Recently a local station has been broadcasting “The Rifleman” repeats with Chuck Connors which are half hour dramas. I have watched a lot of TV over the 40 years, and offhand I cannot think of any US Network long-running TV shows that were mainly dramas versus comedies or variety.
I am talking about shows with basically same cast in every episode and not shows like the Twilight Zone and Alfred Hitchcock Presents.
Allowing for commercials the length of a half-hour show is around 22 minutes. That doesn’t allow a lot of time to develop a meaningful drama.
It wasn’t uncommon in the '50s and '60s. A few I can think of:
Have Gun, Will Travel
More recently, in the late 80s, Tales from the Darkside episodes ran a half hour each. Although, again, not continuing casts.
When you consider that anthology shows like these have to introduce the characters, too (you can’t assume that you know them from previous episodes), it’s even harder to do in that 22 minutes than shows with a continuing cast.
Soap operas used to be a half hour, too. They lengthened them to an hour after the 70s. Recent half hour dramas are rare, but in the 1950s, as noted, they were more common. Heck, network newscast back then were sometimes only 15 mi nutes.
Guiding Light ran for 57 years. The series was expanded from 15 minutes to a half hour in 1968, and then to a full hour on November 7, 1977.
As the World Turns ran for 55 years and was a half-hour.
General Hospital has been on for 47 years, but the series was expanded from 30 to 45 minutes on July 23, 1976.
Oh, and how could I forget Dragnet?
There were some in the 1950s, but they phased out by the mid-60s. There were things like Branded, which ran through 1965, The Rat Patrol from 1966, Felony Squad in 1967, Peyton Place, NYPD, Guns of Will Sonnet (1968) and a handful of others, but even then, they were unusual. By 1970, I can’t see any half-hour dramas in prime time.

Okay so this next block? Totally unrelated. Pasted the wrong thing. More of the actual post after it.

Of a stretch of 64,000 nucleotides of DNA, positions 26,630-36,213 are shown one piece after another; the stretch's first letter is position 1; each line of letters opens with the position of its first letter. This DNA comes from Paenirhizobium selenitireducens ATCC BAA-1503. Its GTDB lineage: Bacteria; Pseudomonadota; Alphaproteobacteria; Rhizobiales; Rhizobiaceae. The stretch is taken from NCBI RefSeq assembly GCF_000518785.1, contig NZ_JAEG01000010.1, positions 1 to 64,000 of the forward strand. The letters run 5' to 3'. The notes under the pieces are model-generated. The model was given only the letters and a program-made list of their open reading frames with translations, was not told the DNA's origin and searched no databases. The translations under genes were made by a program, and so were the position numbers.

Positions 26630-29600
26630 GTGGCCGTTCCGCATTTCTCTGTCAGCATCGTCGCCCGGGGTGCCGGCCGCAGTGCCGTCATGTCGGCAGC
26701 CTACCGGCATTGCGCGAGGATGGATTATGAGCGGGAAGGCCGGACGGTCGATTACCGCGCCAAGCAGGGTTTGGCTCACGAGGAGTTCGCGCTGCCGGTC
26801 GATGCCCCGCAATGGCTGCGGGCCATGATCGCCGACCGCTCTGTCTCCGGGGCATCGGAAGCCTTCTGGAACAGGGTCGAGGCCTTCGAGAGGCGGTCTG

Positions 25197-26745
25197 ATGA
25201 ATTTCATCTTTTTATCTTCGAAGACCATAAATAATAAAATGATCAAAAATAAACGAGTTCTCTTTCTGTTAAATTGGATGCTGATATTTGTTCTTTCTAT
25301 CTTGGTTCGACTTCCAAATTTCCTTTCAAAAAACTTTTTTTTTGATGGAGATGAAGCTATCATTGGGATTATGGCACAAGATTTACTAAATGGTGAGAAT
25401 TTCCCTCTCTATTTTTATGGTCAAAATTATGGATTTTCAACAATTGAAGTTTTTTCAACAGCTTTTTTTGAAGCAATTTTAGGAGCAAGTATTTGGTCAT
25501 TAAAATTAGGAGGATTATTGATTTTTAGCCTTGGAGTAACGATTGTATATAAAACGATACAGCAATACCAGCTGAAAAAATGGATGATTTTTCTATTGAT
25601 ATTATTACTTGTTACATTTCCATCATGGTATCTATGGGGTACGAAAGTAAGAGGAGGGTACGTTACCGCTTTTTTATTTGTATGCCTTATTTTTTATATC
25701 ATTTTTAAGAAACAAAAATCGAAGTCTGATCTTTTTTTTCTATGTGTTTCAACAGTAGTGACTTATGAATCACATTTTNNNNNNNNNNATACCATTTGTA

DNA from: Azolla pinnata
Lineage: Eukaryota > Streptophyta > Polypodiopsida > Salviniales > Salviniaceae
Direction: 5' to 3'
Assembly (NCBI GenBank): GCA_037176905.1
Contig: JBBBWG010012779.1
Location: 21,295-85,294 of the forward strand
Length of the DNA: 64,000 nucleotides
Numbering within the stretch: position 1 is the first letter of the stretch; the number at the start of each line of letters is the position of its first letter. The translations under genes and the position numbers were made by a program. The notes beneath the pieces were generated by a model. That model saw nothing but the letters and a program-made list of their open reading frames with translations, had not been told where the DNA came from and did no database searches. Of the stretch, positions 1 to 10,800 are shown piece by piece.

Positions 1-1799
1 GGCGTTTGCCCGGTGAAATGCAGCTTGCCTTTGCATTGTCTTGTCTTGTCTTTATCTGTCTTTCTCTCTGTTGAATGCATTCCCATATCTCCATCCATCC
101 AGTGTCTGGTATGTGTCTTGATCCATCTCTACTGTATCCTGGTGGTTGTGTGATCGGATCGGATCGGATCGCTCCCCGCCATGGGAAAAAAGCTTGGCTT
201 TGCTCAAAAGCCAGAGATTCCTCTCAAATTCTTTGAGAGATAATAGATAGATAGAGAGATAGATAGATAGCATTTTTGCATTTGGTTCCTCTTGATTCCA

As far as long-running shows, there was The Life and Legend of Wyatt Earp, Bat Masterson, Tales of Wells Fargo, NYPD and Naked City
Yeah, I thought of Dragnet and Adam-12. I definitely was not thinking of daytime Soap Operas when I made the OP, although admittedly they do qualify.
There’s nothing more than personal conjecture going on here, but I believe the half-hour dramas in early TV days drew on the radio dramas that preceded them. Much can be done if you’re quick and efficient in the exposition, don’t require a lot of backstory on the characters, have a lean straightforward plot and get the dialog to move crisply. In short, simple.
The sad thing is that now that the 22 minutes is expanded to 44 and the commercials pop up every couple minutes or so, you’re not getting much more show.
Even worse is to look back at those old shows and realize how simple your tastes were and how easily you could be entertained.
What about LASSIE?
GUNSMOKE from 1955-1961 was in the half hour format and then expaned to an hour lasting until 1975.
We use Hulu to find half hour fillers between ‘ready to go to bed’ and ‘‘bedtime’’.
Search the 50s and 60s. Newhart will put me to sleep. One called Highway Patrol or some such is really representative of the decade and the genre. Sort of cute and serves the purpose.
Starring “Flabbyjaws” Crawford. A must-see show when I was in junior high school.
I would say “The Wonder Years” was as much a drama as it was a comedy, at least for some of the episodes. Ditto “Doogie Howser, M.D.” (though it was more comedy than drama) and MAS*H, which was about half and half.
Showtime has the half hour long Nurse Jackie and United States of Tara which are often much more Drama than Comedy. There was a little kerfuffle when Edie Falco got nominated and won an Emmy for a lead actress in a comedy for Nurse Jackie. I think there might have been some rules that comedy was the only category she was allowed to be nominated in because of the half hour nature of the show, but maybe I’m misremembering (maybe she was nominated there because she wouldn’t have had a chance to win the drama category).
Oh, and Toni Collette won for Tara the prior year from Falco…
Naked City (already mentioned) had half-hour shows for its first two years.
I agree that the half-hour limit makes for shallower shows. I didn’t watch Peter Gunn or Have Gun, Will Travel when they were first broadcast. I was disappointed when I saw the reruns recently.
“Sea Hunt” although is 50 years old.
“The Adventures of Superman” with George Reeves and Phyllis Coates in the first year was a drama, albeit with a guy with powers far beyond those of ordinary men. Later as it went to color, got Noel Neill and realized it was drawing kids, it became a kiddie show.
Anybody remember John Ritter as Hooperman in 1987? It was 30 minutes long, part cop drama, part single-camera sitcom, and quite possibly the origin of the word “dramedy.”
Lawman was half an hour.